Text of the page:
English Grad Receives Book Contract
Jeremy Hanson-Finger, a recent graduate of both the English BA and MA programs, has received a book contract from Montreal-based independent press 8th House. The contract is for his collection of short stories titled Nice People Who Care About Each Other Having a Good Time.
Hanson-Finger’s collection explores the hopeless gap between people’s desire to adhere to an idealistic moral code and the grim compromises that inform our actions. For example, in the short story “Saintliness,” a boy tells his therapist that his fantasies of rescuing a girl from danger may have been sublimations of his desire to cause her misfortune and pain. For those David Foster Wallace fans, it should be noted that Hanson-Finger sees Nice People Who Care About Each Other Having a Good Time as a “spiritual cousin” of Wallace’s Brief Interviews with Hideous Men.
Hanson-Finger’s decision to become a professional writer was largely influenced by Terence Young, a local author and high-school teacher in Victoria B.C. Long before Hanson-Finger put fingers to keyboard for Nice People, Young co-founded The Claremont Review, a literary magazine committed to publishing the work of writers nineteen-years old and younger. Impressed by Hanson-Finger’s earliest poems, Young showcased Hanson-Finger’s work in Claremont. Having made his literary debut as a high-school student, Hanson-Finger was confronted next with the difficult task of choosing a university where he would learn the skills needed to become a full-time writer.
In 2005, Hanson-Finger made the decision to enroll in Carleton University’s Journalism Program. In his second year as an undergraduate at Carleton, however, he determined to pursue a degree in the Departments of English and Communications. His decision was largely driven by a yearning for greater flexibility and autonomy in his pursuit to become a creative writer. “I wanted to go to university to learn something to write about more than I wanted to go to university to learn to write like a journalist—so I switched to a double major in English and Communications,” explains Hanson-Finger. “I hadn’t written any fiction or poetry during my first year of university, but took a poetry class with Professor Armand Ruffo during my second year that was very helpful to me in that it forced me out of my comfort zone of humour and satire, and into writing seriously about my own experience.”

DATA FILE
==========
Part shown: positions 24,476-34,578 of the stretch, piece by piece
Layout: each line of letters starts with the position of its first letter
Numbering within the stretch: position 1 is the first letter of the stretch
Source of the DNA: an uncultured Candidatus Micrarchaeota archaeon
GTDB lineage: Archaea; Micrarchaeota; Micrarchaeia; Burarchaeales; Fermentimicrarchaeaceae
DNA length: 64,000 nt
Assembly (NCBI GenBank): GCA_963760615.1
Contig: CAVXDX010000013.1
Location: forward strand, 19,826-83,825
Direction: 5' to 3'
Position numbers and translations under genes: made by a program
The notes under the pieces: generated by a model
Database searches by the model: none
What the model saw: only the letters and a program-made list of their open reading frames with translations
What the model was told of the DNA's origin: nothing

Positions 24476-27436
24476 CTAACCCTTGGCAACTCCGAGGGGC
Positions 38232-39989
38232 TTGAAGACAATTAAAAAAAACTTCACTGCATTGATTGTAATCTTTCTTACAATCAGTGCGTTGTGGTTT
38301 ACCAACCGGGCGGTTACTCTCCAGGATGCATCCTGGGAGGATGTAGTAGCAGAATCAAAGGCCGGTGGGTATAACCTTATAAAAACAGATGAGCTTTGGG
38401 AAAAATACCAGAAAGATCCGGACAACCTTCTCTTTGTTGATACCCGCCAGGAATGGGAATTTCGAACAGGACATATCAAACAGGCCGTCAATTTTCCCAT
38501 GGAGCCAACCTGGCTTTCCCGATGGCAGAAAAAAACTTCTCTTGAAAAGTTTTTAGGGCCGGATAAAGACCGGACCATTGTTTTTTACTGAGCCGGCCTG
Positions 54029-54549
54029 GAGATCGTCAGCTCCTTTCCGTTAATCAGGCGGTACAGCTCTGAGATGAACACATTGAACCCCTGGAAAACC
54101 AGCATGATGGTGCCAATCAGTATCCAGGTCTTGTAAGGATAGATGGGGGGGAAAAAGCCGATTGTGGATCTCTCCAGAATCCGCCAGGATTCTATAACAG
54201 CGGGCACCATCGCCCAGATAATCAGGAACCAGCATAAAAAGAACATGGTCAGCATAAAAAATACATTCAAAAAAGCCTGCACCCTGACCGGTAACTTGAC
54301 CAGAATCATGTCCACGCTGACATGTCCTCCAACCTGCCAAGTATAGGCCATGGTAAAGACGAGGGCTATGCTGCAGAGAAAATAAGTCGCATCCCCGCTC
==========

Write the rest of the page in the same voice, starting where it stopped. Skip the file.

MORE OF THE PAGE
Hanson-Finger became deeply involved in the young-writers’ community surrounding the English Department’s student-run literary magazine In/Words. He contributed to its many events, hosted writing circles in Dunton Tower, and attended monthly open-mic sessions. The magazine published some of his work, including a chapbook entitled Saintliness/Slowdive.
One of Hanson-Finger’s proudest moments as an undergrad was winning the English Department’s George Johnston Prize for poetry. This led to the publication of one of his works in a print edition of the online magazine Sugarmule. Another profoundly inspiring moment came when Hanson-Finger saw the print copy of Sugarmule. Published under the title Pith & Wry: Canadian Poetry by Your Scrivener Press, the anthology showcased a poem by Margaret Atwood. While Atwood’s poem graced the anthology’s first page, Hanson-Finger’s poem graced its last.
Having thoroughly enjoyed his time at Carleton as an English-Major undergraduate, Hanson-Finger made the decision to continue his studies at Carleton. Upon graduation, he enrolled in the Master’s Program in the Department of English and chose to write a thesis focusing on American postmodernism. Professor Brian Johnson, his Master’s-thesis supervisor, sums up Hanson-Finger’s accomplishments in the following way: